Peggy Noonan has a great piece about how pompous our politicians have become. This is why I hate award shows in which a group gives its members awards and we're supposed to care.

Why do they do this? Is their egomania not part of a trend? Have you noticed that every announcement now made on television has become an Academy Awards show in which the speaker announces that he is the winner? I often watch cable news during the day, and in the past year I've been taken aback by what happens when a local police chief announces the capture of a serial killer who's been murdering people for 30 years. The police chief does not say, "We finally got him." Instead he gives a long speech congratulating himself, lauding law-enforcement personnel, complimenting his department, congratulating investigators and their families, and nodding to the district attorney, the attorney general and the governor. Sometimes the police chief's voice shakes, so moved is he by the excellence of himself, his colleagues and his bosses. Then he announces a bad guy got caught. The only thing he never says is, "Sorry it took 30 years!" The only question he doesn't want to hear is, "Didn't you get tips on that guy in 1978?" ...

I think everyone in politics now has been affected by the linguistic sleight-of-hand, which began with the Kennedys in the 1960s, in which politics is called "public service," and politicians are allowed and even urged to call themselves "public servants." Public servants are heroic and self-denying. Therefore politicians are heroic and self-denying. I think this thought has destabilized them.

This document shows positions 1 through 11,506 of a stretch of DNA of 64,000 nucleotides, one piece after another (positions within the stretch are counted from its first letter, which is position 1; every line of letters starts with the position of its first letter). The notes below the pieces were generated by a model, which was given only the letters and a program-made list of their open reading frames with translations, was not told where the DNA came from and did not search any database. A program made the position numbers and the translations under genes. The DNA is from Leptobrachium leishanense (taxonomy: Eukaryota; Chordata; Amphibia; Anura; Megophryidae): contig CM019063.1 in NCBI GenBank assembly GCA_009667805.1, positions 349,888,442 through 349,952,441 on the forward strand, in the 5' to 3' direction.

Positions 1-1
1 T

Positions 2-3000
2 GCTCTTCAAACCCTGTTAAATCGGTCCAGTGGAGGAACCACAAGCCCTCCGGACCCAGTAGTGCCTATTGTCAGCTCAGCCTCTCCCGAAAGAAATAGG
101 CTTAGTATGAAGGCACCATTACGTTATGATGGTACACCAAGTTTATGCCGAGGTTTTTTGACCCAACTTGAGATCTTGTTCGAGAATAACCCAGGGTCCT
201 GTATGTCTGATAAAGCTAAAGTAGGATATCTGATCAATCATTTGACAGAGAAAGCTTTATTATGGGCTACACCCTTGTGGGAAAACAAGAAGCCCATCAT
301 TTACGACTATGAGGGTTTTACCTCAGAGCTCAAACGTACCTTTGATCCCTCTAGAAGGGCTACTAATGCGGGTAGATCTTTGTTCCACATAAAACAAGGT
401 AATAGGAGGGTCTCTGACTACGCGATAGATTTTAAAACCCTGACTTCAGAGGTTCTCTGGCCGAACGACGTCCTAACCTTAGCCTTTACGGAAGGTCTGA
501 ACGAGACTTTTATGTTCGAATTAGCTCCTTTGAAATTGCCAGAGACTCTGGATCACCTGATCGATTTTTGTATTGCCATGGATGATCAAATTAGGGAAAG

People who charge into burning towers are heroic; nuns who work with the poorest of the poor are self-denying; people who volunteer their time to help our world and receive nothing in return but the knowledge they are doing good are in public service. Politicians are in politics. They are less self-denying than self-aggrandizing. They are given fame, respect, the best health care in the world; they pass laws governing your life and receive a million perks including a good salary, and someone else--faceless taxpayers, "the folks back home"--gets to pay for the whole thing. This isn't public service, it's more like public command. It's not terrible--democracies need people who commit politics; they have a place and a role to play--but it's not saintly, either.

Instead of Campaign Finance Reform, how about a law that prohibits anyone from revealing the name or face of a politician? We can assign them all numbers and they can release position papers to their hearts' content, but no public fame or recognition whatsoever.



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